Whether you are a quality analyst or a developer, learning about security is more important than ever. We need more developers to enter the world of AppSec. What better way than to explore the exciting world of bug bounties.
Getting paid for finding security vulnerabilities and making the Internet safer at the same time. Come with us as we discuss what it takes to start hunting for bugs in some of the Internet’s largest software platforms.
After one semester working through the textbook “Building Java Programs”, I tried to build a video game.
Looking back at it now, the struggle was hilarious!
While taking summer classes outside of my major, I decided to practice my newly-acquired and yet infantile skill, by attempting to build what I thought was a small but simple video game - a text based game.
I learned nothing but syntax.
I have a “What I wish I had learned and in this order” handout, that I think may help those who know already know a programming language, but don’t know where to even begin to make a game like Skyrim. But the pattern is very generalizable, and if someday, after one of your video games has thousands of downloads, you want to make a robot, then you could make your own “What I need to learn and in what order” handout.
Brilliant developers, project managers, and IT professionals build tools perfectly suited to their users. So why don’t those users use them? In this talk, you’ll learn new ways to frame your discussion of your technology to make your users excited about the tool you’ve built to help them.
It’s frustrating when you’ve poured your creative energy into a tool that solves a problem for your users, but they don’t buy in . You know your users - they turn to you for help with their information problems, and you have the analytical skill to find solutions for them. So why is it so hard to get them on board with a new piece of software or hardware? As a developer, I found that subtly changing the way I talked about the exact same software led to way more progress with my users. Learn ways to get stakeholder buy-in using lessons in persuasion from entrepreneurship.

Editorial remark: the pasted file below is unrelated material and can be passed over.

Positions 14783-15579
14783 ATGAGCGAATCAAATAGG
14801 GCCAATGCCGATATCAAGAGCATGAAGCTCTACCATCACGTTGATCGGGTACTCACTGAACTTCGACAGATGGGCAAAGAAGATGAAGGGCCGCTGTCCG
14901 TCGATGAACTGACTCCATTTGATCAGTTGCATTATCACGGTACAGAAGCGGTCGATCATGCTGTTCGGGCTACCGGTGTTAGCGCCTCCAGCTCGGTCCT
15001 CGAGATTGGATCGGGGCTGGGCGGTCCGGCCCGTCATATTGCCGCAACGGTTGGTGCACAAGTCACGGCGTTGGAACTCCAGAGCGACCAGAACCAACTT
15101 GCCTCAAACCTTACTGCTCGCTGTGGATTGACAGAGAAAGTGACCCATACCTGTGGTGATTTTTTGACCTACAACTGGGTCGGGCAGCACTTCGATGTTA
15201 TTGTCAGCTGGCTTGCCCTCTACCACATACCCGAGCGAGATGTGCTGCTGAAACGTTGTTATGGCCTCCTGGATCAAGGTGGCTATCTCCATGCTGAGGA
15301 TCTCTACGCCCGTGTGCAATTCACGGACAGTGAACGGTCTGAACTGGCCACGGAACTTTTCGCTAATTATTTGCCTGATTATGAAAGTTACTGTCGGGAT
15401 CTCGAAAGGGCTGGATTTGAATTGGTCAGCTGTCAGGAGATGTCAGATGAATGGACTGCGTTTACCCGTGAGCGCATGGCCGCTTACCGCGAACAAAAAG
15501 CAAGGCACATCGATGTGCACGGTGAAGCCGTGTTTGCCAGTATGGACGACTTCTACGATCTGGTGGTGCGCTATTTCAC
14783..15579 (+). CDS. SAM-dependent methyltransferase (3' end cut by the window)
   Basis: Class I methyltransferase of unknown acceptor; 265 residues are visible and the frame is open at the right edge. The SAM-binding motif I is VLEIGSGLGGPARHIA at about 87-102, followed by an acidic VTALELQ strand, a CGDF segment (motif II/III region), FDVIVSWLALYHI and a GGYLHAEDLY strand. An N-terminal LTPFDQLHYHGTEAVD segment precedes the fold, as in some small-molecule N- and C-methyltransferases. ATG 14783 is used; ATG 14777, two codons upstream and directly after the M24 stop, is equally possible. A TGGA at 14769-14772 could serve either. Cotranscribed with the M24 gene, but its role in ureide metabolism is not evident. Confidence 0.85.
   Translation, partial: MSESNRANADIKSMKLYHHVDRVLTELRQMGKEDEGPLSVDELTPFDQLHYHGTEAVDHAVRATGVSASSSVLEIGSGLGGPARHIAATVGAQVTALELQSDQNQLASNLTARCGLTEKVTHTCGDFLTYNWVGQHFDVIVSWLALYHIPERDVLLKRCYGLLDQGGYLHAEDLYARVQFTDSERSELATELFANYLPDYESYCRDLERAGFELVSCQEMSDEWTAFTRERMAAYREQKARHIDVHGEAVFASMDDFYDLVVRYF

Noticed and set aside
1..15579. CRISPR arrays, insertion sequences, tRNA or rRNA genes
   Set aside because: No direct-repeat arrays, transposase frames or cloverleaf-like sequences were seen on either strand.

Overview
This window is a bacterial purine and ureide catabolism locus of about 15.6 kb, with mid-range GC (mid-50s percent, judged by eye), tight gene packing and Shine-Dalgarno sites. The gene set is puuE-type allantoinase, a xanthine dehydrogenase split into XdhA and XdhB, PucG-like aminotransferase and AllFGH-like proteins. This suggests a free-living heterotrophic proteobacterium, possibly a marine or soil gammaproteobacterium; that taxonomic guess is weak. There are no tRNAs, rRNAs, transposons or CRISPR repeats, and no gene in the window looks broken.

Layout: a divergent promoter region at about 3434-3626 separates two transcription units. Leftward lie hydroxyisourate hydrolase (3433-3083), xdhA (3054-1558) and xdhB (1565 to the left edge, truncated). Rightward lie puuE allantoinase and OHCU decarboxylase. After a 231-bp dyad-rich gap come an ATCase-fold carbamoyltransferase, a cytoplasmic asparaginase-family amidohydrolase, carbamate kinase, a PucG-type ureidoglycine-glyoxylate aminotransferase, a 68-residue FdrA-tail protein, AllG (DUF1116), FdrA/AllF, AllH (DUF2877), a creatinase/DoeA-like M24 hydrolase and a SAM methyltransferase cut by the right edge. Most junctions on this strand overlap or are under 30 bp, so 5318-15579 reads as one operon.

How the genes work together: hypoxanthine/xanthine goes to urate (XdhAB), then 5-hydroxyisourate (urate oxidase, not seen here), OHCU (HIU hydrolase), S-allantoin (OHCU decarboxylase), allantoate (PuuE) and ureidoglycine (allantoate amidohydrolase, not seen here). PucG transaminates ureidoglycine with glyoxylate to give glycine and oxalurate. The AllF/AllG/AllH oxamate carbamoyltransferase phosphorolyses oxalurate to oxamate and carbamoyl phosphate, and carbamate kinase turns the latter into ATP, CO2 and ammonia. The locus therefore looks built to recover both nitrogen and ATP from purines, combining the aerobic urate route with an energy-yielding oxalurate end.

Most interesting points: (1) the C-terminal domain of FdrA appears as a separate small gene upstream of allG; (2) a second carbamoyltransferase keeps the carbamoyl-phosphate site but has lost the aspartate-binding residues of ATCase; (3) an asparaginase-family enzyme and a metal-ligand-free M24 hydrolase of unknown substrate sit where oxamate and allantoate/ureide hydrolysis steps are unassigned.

Independent contracting isn’t easy. Managing your own schedule can be difficult, let alone managing client expectations.
This is a story of how I was hired to do a short job, and promised better functionality. But instead I discovered, proved, and fixed a glaring MySQL injection exploit.
This talk will mostly be a kind of parable about working with clients as a contractor or consultant. I will be prepared with all the technical details of the SQL injection and talk about my trial and error fumbling around while proving the issue.
This talk will probably be at least 60% anecdotal experience from independent contracting, and about 40% technicals, security, and exploitation (if the audience seems into it).
With the release of React 16.8, there is a push to use functional components and hooks over class based components. Why should you make the change? Hooks make it easier to reuse stateful logic between components and simplifies complex components.
This session will walk through creating a class based React application and adding a map using the free Mapbox API. We will then convert the application to use functional components with hooks to persist state and lifecycles.